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Let me ask you a question: What makes up a business’ online identity?

It can often feel like we’re underestimating just how much the internet has changed the way companies & stores operate. Whilst many business owners still talk about it as if it were just another tool to be used by companies looking to grow their audience, in actuality, it has altered the very fabric of the modern business landscape in ways that people across the marketing spectrum are still trying to fully grapple with.

The main way this change can be seen is through the dominating rise of social media platforms. These monoliths of the online world have knocked down the proverbial wall between companies and their audiences, and the space that wall once held is now the new grounds on which marketing specialists must build.

So, as more avenues open up for businesses and their customers to interact, the expectations of the customers change. This means that companies are, in turn, forced to sand away more of the problems that would have stayed easily hidden away in times gone by, such as in the case of Gloria Jeans. The previously ubiquitous Australian cafe franchise was boycotted after giving money to organisations that rallied against LGBTQIA+ rights in a poorly-managed PR attempt.

Situations like this are why the 2010s saw services like the humble social media marketing agency go from an odd luxury to an absolute necessity, as businesses slowly saw the reality that may befall them if they made a misstep.

So, to answer the question I opened this article with, a business’ online identity is the story that comes from curating every tiny facet of your business for an audience that can now see it on full display. This may be a stressful reality, but with the right preparations, it’s also one that can be used to your advantage. So, to help you make the most of this strange art form here’s an introduction to the perks and possibilities of telling a story with your online brand.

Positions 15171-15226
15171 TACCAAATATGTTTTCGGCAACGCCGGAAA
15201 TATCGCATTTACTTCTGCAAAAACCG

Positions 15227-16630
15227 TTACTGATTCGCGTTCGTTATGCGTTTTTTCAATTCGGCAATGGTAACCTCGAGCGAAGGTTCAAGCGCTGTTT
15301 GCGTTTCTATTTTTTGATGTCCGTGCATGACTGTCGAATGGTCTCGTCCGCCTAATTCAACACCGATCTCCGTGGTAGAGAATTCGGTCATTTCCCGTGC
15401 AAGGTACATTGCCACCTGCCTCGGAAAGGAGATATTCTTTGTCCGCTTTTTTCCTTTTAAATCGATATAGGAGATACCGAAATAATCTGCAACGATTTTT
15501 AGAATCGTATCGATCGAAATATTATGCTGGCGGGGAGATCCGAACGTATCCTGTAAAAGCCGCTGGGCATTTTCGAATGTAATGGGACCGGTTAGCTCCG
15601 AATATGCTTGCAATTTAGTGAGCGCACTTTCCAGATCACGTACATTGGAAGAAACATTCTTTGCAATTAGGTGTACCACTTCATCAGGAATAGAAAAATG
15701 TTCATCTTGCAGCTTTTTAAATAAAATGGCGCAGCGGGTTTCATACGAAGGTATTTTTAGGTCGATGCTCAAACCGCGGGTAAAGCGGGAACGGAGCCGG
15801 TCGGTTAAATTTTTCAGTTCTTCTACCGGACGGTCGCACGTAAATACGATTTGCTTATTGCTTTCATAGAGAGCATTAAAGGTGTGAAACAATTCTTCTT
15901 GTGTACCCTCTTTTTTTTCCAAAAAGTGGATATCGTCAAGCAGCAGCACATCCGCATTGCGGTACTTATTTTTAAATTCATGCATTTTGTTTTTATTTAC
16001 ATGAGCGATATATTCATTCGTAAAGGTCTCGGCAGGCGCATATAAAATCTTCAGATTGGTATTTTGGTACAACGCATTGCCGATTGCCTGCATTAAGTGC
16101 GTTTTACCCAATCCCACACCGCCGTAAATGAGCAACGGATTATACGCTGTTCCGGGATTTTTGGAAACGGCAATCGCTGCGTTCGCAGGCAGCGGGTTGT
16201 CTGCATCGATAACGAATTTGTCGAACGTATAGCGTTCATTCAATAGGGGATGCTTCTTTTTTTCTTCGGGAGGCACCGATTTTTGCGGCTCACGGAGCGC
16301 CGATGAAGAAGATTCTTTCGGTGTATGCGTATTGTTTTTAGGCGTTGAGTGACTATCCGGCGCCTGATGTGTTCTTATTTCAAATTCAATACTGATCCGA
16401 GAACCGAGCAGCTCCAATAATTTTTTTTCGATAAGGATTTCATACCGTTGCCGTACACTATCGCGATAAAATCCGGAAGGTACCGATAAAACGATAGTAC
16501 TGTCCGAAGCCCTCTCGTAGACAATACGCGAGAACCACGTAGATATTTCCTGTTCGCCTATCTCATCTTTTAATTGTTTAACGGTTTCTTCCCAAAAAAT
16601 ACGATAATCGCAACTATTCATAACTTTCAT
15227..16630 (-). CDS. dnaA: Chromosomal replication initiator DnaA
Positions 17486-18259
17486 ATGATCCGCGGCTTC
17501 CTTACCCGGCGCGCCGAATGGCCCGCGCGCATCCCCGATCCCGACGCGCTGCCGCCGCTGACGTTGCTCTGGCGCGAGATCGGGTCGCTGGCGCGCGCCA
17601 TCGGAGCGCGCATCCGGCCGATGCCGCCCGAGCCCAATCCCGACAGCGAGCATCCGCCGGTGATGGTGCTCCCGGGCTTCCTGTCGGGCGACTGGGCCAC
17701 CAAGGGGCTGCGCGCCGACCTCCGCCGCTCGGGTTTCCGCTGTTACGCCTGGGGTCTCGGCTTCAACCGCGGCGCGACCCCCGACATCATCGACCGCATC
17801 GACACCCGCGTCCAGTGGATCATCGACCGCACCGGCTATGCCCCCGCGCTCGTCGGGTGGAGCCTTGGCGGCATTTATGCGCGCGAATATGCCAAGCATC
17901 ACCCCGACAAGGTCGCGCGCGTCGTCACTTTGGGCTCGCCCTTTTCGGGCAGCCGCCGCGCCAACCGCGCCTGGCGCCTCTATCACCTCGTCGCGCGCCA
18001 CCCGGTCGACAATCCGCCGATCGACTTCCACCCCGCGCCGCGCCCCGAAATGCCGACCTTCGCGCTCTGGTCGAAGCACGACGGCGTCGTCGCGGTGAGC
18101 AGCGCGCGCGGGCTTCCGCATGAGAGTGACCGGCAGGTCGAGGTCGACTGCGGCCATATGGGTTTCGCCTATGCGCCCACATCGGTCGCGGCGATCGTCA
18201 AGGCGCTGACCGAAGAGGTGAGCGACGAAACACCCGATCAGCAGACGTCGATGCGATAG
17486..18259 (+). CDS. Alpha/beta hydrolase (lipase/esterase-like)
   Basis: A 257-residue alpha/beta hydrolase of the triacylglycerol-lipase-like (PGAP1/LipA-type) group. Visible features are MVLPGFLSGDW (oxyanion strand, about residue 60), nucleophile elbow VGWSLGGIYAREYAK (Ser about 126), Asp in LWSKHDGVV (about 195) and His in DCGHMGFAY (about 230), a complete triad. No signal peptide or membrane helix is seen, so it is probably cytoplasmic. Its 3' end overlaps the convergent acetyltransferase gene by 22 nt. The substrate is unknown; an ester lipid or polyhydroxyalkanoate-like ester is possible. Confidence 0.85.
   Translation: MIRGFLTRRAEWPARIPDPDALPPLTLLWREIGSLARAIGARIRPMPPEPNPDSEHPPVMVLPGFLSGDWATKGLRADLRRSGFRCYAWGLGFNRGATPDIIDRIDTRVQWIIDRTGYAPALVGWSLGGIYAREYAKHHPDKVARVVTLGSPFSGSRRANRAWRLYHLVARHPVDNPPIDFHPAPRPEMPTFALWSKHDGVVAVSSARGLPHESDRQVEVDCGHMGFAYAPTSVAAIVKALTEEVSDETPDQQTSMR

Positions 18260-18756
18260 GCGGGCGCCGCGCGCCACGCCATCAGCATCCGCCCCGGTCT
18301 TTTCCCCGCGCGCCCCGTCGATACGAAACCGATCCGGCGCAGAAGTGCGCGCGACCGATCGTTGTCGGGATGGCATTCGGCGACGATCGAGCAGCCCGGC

Authenticity, Authority & Integrity

This is something that seems simple at first but has been the Achilles Heel of businesses large and small taking their first steps into the online landscape. When you are bringing your business to your audience, you’re not just trying to sell them on how wonderful your products or services are, but how wonderful your business is too. As much as you’d like to think that success will come at the hands of a significantly superior product, the reality rarely tends to be that cut and dry.

Each potential customer that you are looking to win over has had to deal with low-quality eCommerce stores & companies masquerading as God’s gift to their industry for years. So, while you may have the best product or service in your field, your customers have almost certainly had that falsely promised to them many times.

So, when you’re marketing your brand online, the key things you need to sell are authenticity, authority, and integrity. It may sound like I’m just throwing out buzzwords, but let me explain. A customer needs to feel good about the idea of buying something from your business, and they can only securely do that if:

  1. They believe your company isn’t lying to them: Whether you’re writing a novel or promoting a brand, plot-holes matter. If your Twitter says you’re supporting a cause while your Facebook page suggests you’re against it, you’ve just lost both sides. For better or worse, people often think of a brand’s online identity like a person’s online identity, and nobody likes feeling as if they’re being pandered or lied to no matter who is on the other end of it.